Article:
I typically wouldn’t discuss Tax Reform until it has passed since it would usually be speculative, I am making an exception given that many of the parameters are known and because of its potential impact on housing. The basis of the plan was to cut the corporate tax rate first and then work around the constraints that Senate rules and supposed deficit hawks impose on the process. As a result, there are some unintended consequences, particularly when it comes to housing. It’s also taken some of the power away from lobbyists since it appears that the Republicans will do anything to pass something even if it’s unpopular. They cannot fathom going into the 2018 elections without having done something of significance that was part of their agenda and platform.
Prior to any new tax legislation being passed, the housing market nationwide has seen a dramatic reduction in the number of homes for sale since the bubble/boom of 2005-7. As the following chart shows from Bloomberg, there has been a big drop in homes available for sale over the last seven years.
Homebuilders are challenged to produce enough new housing to meet the demand due to labor shortages, more cumbersome entitlement processes, access to quality land sites, and higher land and material costs. The lack of supply has also made sellers reluctant to list their homes for fear of not finding another home to buy that meets their needs.
One of the features of the contemplated legislation is changing the length of time one must own a home to shelter up to $250,000 of gain for individuals and $500,000 for married couples. The current law requires that one must live in their primary residence for two out of the last five years to qualify for the tax exclusion. The proposal now on the table is to increase that to five out of the last eight years. This will now create an incentive for people to stay in their homes longer than they otherwise might have, thereby holding more inventory off the market. This is especially relevant now as five years or more of price appreciation has resulted in millions of homeowners now having equity in their homes who would be subject to being taxed on their gains if they don’t meet the new rules. This should serve to create an even greater squeeze for prospective buyers and push home prices higher in high demand markets.
As the following charts show, first-time home buyers are becoming more prevalent in the market. While this is having some impact on apartments as a lot of new units are hitting the market and any reduction in demand creates more pricing pressure on landlords, from a single-family perspective, however, there is still not enough housing being built.
With this being said, the challenge for apartment owners at this moment in time is more apartment supply than competition from single-family homeownership. Our turnover rates have not increased that much, and although home buying is a more prevalent reason for moving out, the challenge stems more from apartment developers offering move-in incentives to lease up their properties.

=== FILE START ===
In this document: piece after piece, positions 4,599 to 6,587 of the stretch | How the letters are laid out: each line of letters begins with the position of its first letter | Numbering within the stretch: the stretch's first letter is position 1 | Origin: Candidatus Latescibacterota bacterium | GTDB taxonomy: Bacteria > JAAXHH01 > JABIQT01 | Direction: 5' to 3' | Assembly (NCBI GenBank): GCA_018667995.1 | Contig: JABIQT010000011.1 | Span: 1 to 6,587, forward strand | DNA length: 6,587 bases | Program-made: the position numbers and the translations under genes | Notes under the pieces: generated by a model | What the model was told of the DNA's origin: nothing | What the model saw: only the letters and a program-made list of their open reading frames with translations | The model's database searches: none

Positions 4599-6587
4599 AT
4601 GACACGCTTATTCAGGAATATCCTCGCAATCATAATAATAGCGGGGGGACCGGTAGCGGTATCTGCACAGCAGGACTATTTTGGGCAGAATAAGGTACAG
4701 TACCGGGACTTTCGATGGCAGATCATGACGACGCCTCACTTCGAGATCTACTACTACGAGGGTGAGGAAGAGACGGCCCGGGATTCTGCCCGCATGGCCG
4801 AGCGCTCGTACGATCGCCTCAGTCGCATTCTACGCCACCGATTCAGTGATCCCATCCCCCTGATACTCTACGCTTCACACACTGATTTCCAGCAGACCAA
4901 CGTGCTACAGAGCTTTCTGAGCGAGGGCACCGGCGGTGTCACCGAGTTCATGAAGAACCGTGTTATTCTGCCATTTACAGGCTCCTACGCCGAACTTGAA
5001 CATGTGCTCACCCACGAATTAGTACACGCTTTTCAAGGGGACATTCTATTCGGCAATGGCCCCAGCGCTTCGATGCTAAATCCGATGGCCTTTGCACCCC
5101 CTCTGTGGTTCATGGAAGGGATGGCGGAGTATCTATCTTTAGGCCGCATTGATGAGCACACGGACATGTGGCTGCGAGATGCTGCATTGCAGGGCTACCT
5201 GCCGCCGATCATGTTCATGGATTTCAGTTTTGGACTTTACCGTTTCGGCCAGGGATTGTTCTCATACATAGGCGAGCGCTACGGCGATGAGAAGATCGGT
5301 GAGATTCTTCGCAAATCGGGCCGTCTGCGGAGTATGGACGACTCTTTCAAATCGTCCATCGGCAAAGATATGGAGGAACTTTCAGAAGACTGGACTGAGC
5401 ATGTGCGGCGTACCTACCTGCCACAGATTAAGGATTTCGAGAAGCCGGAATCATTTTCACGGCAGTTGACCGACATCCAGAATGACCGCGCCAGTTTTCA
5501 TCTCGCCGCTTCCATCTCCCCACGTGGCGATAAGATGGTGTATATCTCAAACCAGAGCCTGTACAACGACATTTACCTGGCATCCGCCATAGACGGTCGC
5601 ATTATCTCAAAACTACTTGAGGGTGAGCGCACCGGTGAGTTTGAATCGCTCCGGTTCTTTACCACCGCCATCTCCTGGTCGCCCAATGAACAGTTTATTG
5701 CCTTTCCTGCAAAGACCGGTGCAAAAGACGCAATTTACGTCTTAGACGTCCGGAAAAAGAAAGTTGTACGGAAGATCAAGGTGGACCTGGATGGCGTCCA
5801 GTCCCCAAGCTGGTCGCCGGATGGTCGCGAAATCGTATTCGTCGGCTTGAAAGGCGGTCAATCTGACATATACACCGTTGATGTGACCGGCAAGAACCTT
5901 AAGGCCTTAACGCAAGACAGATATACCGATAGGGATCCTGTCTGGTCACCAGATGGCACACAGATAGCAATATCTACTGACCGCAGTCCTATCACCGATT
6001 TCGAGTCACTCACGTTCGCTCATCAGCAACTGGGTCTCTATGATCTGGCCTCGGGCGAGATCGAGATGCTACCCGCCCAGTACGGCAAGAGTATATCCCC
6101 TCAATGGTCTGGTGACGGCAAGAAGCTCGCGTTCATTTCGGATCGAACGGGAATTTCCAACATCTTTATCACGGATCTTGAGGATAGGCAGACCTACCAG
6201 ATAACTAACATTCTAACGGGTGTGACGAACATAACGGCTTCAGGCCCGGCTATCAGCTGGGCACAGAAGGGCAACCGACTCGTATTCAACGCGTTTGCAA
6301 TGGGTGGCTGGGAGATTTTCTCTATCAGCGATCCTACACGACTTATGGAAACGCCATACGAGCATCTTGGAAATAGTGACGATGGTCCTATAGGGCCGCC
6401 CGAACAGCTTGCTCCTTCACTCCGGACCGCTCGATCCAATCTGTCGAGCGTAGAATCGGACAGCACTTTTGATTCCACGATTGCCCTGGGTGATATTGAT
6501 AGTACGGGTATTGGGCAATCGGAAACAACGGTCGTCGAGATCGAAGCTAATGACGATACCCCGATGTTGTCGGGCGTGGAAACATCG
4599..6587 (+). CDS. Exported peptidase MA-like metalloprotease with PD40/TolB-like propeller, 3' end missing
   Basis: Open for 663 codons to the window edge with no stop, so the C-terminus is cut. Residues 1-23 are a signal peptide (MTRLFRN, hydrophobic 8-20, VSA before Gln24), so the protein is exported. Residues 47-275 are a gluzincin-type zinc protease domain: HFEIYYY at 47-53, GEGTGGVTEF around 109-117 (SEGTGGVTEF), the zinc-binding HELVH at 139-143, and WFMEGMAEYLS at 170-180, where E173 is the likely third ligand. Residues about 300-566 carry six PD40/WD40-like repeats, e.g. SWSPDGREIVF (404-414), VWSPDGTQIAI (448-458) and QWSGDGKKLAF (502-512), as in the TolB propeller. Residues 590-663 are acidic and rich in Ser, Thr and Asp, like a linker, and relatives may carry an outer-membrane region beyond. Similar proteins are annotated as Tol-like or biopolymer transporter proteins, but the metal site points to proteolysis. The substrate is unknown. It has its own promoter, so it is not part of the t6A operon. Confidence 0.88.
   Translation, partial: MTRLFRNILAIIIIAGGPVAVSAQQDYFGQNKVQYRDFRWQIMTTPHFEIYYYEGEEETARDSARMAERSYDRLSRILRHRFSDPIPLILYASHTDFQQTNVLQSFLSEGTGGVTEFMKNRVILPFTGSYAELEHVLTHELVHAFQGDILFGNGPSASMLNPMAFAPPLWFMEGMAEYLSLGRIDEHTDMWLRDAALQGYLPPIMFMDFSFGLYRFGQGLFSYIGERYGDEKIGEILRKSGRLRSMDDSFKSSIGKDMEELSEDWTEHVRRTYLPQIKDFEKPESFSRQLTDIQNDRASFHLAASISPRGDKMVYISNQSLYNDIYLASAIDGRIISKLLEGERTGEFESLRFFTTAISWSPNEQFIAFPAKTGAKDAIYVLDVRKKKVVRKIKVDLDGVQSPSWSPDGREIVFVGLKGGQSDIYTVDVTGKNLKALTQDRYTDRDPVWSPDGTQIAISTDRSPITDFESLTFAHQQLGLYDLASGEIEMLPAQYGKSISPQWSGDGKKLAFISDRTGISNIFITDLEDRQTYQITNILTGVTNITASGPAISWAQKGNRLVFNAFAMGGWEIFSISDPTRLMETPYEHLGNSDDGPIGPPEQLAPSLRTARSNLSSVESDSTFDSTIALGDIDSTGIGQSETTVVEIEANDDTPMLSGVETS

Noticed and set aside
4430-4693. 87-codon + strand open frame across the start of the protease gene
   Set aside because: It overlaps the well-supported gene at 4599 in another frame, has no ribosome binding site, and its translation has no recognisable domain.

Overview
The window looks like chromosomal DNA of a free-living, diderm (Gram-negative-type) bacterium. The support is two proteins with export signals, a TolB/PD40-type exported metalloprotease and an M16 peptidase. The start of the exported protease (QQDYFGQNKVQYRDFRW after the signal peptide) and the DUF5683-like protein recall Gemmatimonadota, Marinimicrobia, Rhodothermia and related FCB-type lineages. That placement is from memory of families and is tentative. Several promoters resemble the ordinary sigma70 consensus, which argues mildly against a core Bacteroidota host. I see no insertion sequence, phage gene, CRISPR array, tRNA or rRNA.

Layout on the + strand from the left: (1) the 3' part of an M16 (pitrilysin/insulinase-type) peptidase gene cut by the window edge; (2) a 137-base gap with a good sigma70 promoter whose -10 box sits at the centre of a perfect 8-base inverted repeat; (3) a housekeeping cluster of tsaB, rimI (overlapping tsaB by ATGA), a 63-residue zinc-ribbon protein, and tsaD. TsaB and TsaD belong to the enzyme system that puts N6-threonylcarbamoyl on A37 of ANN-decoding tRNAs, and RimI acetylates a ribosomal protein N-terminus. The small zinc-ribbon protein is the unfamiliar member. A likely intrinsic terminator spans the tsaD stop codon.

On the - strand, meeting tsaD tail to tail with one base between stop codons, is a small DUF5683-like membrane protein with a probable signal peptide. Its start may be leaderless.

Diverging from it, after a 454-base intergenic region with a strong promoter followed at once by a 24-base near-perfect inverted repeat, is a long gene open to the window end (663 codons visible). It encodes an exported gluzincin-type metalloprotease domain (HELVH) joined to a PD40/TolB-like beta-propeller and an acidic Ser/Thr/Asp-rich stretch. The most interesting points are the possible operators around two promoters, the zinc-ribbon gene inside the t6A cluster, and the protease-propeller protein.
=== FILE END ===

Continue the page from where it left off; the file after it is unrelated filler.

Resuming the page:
It’s important to understand what incentives are created and how this may affect behavior at the margin. High tax states with high housing costs (e.g. California, New York, Connecticut, and Hawaii) will be less appealing to higher wage individuals and homeowners. This is because right now the proposal calls for a deduction for property taxes being limited to $10,000 per year with no deduction for state income taxes. There is talk of allowing people to take up to $10,000 for both, but time will tell if this is implemented. With high average housing prices and high taxes, a state like California does not fare well and creates an incentive for people to move to states with low or no income taxes and relatively affordable housing. Texas, Florida, and Arizona are seemingly well positioned.
One potential unintended consequence may be the creation of a new supply of rental housing from second homeowners who may no longer be able to write off their property taxes and interest expense. If they convert their properties to rental real estate, then they can collect rental income and deduct these expenses. That can be a big financial change for second homeowners.
Although a state like Texas has high property tax rates, home prices are such that most homeowners should be able to write off their property taxes and mortgage interest (limited to either $500,000 or $1 million depending on the plan). At the margin, one would expect population growth to be higher than it otherwise would be for states like Florida, Texas, and Arizona as people may be more apt to relocate there from higher cost states that are harmed by the tax law changes. Goldman Sachs upgraded Camden Property Trust based on its exposure to low tax states. Given CWS’ large exposure to Texas we are hoping Goldman Sachs’ intuition is correct should the tax laws change. It would also seem to give a little more impetus to renting given some of the benefits of homeownership being taken away by the changes.
One beneficiary of the proposed changes is commercial real estate as it comes out well in the plan. The 1031 exchange is preserved while eliminated for other assets such as art. Equally important, Interest is still deductible, there is a more generous depreciation schedule, and the tax rate for partnerships and LLCs, the dominant form of real estate ownership, is quite a bit lower than the highest marginal tax rates. It’s rather surprising that this would be the case with a real estate developer as president but we will take what we’re given!
Time will tell what the final legislation looks like if it gets passed but those are my current thoughts so far.